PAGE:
Tales From the Dark Multiverse: Wonder Woman: War of the Gods
Behold the mirror image of this tale taking place in the Dark Multiverse, with a Wonder Woman who is ready to destroy it all! Cursed by the evil goddess of magic, Hecate, our beloved Diana has become a weapon of vengeance ready to tear down any god or superhero that stands in her way. Will Earth and its heroes survive her might? Or are they doomed to worship the dark princess of the Amazons for the rest of eternity?!
Part of what has made Tales from the Dark Multiverse interesting is that, unlike its closest comparison “What If?”, the macro setting, being a dark and hopeless place, obviates the need for a happy ending. The formula is the same—take an event/storyline, change a single aspect of its execution, and let the story play out from that divergence. The requirement for things to go as sideways as possible allows writers to speculate wildly, and more often than not, the results are worth reading, weirder and darker than their gimmick would suggest.
This being an anthology series, the quality can vary wildly issue to issue, but here, Vita Ayala and Ariel Olivetti are more than up to the task, taking everything that makes Diana such a compelling character—her indomitable will, her sense of duty, her inability to fail—and making it a liability. This is a theme running through the series so far, taking one or two flaws or traits from their central characters, and using wild circumstances to magnify them into storms of tragedy. Diana’s unwillingness to back down does nothing against the will of Fate itself, as this story illustrates.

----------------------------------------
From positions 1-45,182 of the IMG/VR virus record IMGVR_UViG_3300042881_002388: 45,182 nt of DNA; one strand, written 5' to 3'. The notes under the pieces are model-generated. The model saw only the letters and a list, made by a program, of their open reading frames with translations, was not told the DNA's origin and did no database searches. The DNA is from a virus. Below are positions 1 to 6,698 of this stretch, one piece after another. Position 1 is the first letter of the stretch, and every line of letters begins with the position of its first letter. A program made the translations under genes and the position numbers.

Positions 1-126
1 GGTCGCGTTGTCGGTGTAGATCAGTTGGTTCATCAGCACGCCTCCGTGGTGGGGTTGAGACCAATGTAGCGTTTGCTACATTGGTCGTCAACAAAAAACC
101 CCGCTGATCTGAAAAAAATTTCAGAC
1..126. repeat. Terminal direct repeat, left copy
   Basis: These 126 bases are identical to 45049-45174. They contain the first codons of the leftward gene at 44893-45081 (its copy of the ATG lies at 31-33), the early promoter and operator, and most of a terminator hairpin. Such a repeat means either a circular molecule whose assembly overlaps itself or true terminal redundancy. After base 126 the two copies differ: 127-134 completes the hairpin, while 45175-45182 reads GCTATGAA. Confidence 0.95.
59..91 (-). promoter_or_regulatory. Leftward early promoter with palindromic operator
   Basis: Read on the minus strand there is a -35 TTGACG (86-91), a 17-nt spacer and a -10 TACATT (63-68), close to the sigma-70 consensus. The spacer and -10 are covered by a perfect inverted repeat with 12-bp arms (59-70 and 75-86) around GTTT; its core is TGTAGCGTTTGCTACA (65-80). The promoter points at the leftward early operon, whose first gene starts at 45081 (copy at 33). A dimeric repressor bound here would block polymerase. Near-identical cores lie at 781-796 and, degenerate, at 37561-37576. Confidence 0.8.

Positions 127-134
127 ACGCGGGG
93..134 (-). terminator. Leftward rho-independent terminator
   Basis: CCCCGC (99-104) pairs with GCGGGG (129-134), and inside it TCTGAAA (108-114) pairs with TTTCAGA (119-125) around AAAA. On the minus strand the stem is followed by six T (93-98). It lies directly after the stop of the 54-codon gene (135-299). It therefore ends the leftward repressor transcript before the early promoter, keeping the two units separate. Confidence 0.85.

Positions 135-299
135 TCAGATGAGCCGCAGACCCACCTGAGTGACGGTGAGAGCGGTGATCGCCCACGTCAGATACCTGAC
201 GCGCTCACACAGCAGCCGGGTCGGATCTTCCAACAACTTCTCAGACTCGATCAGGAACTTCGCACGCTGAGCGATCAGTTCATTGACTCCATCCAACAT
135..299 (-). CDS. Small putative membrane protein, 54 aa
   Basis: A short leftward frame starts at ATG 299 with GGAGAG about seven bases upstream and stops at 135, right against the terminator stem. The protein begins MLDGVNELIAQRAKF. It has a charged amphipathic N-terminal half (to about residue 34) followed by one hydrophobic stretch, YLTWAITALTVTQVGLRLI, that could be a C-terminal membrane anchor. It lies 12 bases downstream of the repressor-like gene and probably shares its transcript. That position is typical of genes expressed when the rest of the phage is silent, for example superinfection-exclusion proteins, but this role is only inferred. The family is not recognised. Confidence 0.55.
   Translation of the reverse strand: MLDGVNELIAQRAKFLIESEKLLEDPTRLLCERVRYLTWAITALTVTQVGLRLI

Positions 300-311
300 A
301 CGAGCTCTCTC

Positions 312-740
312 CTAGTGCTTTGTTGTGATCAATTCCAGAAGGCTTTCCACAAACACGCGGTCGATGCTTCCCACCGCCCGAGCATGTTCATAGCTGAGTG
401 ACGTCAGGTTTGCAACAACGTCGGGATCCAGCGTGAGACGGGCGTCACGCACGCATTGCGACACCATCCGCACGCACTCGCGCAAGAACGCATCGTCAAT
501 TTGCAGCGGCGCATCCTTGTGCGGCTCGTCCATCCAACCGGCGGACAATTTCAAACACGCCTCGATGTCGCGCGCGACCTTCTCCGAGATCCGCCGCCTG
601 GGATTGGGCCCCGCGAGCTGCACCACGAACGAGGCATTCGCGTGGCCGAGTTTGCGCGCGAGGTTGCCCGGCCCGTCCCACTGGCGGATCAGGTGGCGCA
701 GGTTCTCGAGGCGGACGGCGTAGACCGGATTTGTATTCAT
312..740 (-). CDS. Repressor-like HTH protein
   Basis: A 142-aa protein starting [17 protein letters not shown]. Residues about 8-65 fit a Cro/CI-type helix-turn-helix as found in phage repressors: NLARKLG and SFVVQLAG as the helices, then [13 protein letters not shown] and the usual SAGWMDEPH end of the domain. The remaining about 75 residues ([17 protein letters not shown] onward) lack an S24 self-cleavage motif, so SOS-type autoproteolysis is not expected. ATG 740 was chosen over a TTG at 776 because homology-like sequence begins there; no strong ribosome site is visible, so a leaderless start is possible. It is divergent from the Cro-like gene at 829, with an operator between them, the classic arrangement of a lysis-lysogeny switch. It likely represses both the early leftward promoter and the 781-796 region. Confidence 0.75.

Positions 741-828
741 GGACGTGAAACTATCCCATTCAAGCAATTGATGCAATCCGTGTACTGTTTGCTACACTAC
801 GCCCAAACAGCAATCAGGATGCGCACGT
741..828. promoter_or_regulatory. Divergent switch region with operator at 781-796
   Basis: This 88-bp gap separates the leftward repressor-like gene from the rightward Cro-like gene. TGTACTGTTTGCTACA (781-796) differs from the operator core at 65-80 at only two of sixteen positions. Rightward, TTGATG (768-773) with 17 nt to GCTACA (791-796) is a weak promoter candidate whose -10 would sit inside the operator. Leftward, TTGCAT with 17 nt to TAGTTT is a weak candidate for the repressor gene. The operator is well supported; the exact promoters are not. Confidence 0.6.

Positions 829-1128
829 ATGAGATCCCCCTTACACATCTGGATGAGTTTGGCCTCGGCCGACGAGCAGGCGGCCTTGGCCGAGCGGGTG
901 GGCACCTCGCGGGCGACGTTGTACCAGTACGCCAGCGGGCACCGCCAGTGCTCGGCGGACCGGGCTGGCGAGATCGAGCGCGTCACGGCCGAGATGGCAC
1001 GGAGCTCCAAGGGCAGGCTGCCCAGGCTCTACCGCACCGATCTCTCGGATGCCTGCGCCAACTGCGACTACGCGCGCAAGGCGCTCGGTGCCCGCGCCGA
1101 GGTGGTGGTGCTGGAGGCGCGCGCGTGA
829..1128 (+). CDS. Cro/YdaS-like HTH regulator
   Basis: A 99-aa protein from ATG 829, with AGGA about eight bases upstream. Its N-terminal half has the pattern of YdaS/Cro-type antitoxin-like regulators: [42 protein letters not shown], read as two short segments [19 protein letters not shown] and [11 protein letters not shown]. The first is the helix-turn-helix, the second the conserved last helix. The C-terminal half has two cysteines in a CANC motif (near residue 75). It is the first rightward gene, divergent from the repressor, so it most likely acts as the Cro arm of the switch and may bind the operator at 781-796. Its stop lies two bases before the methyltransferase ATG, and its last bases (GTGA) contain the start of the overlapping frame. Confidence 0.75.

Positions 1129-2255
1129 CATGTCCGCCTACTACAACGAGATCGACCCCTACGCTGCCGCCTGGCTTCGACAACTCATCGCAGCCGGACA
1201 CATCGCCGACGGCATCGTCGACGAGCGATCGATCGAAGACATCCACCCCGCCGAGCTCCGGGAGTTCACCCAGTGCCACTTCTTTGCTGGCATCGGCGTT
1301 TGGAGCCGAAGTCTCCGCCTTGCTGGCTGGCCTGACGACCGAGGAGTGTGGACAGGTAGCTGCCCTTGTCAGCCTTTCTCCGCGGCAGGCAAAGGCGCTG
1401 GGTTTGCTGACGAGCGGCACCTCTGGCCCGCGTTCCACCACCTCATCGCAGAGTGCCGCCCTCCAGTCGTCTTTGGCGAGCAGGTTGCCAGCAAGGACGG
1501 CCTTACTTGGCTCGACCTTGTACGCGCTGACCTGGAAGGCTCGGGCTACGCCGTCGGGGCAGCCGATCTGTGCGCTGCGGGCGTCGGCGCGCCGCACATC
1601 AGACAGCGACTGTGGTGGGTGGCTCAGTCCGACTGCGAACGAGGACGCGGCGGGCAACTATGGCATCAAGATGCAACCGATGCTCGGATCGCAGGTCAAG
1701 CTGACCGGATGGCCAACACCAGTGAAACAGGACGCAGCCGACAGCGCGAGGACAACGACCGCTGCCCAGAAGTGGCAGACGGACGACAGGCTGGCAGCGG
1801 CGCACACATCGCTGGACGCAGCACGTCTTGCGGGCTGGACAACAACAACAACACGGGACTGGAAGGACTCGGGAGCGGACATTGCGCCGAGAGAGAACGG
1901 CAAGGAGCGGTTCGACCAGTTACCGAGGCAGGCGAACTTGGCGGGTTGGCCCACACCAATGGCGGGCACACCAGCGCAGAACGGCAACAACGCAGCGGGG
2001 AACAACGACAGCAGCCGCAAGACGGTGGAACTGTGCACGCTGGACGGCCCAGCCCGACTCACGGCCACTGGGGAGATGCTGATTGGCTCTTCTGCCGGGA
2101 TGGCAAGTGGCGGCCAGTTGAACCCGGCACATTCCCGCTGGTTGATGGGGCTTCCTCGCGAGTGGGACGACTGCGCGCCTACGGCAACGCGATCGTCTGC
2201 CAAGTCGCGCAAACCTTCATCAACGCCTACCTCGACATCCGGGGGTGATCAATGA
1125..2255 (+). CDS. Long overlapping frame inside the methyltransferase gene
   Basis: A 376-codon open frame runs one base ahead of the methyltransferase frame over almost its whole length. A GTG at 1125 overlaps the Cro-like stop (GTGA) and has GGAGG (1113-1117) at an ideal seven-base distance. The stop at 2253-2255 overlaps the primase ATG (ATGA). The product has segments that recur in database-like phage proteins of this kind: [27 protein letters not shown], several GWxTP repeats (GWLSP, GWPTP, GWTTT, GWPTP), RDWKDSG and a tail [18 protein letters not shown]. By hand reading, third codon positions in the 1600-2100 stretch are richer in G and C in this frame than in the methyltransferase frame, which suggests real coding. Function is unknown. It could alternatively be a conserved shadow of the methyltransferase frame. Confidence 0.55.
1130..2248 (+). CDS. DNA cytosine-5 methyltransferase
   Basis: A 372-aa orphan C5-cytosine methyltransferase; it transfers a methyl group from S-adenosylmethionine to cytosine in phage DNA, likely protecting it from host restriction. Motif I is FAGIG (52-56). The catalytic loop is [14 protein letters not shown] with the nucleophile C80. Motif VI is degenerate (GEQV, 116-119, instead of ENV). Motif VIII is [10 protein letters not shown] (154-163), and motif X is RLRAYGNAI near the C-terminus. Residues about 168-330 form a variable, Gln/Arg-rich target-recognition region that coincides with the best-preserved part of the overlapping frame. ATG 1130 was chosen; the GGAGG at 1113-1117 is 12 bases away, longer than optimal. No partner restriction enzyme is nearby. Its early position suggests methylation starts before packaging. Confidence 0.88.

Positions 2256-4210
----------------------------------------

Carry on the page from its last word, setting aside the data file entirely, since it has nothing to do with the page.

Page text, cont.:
All of these stories are tragedies, resulting in cataclysmic consequences for their slight tilts to their realities. Diana’s refusal to back down, Wonder Woman’s greatest strength, simply results in Hecate fulfilling her plans in less direct, more painful ways—more death, more destruction, hitting ever closer to home. It gives Hecate the opening she needs, and takes over.
The fallout of that plot point are where the most interesting parts of the speculative elements take over. And it’s here, throughout this series, that the concept shines. Without the need for a happy—or even remotely optimistic—ending, writers are allowed to indulge in their grimmest fantasies. That key difference from other “What If?” or Elseworlds-style storytelling is what sets Tales apart.
Hecate takes control and gets the upper hand, moving Themiscyra to Washington, D.C. It leads to a confrontation with the heaviest hitters in the DC Universe, where the tragedy deepens: the heroes’ connection to Diana won’t allow them to commit the necessary act to stop this crisis. Several heroes are killed in the attempt to stop her, including Superman, his heart ripped from his chest, the most on-the-nose bit of subtext in the entire issue. In a slight break for the series, it ends on a slightly more upbeat note, after several powerful mystical heroes give their lives to chain Hecate, but the greatest tragedies have already happened. There’s little left to do but pick up the pieces and move on.
Tales from the Dark Multiverse has been a delight so far. Seeing how writers twist narratives from a single change has resulted in a lot of really interesting stories, often veering wildly away from expectations. This issue is no exception. Ayala and Olivetti, along with colorist Trish Mulvihill (who renders everything in a bright, blocky style that recalls the best of 80’s comics) and letters from the always-reliable Pat Brosseau, ask, “What If?”, and lets us follow that simple question to its thrilling conclusion, free from pesky things like “Superman lives” and “endings with even the slightest smidgen of hope”.
Tales From the Dark Multiverse: Wonder Woman: War of the Gods #1 asks, "What If?" without constraint, and ends up with a compelling tragedy.
Tales From the Dark Multiverse: Wonder Woman: War of the Gods #1: Logical Endpoints
Writing - 9/10
Storyline - 9/10
Art - 9/10
Color - 9/10
Cover Art - 9/10
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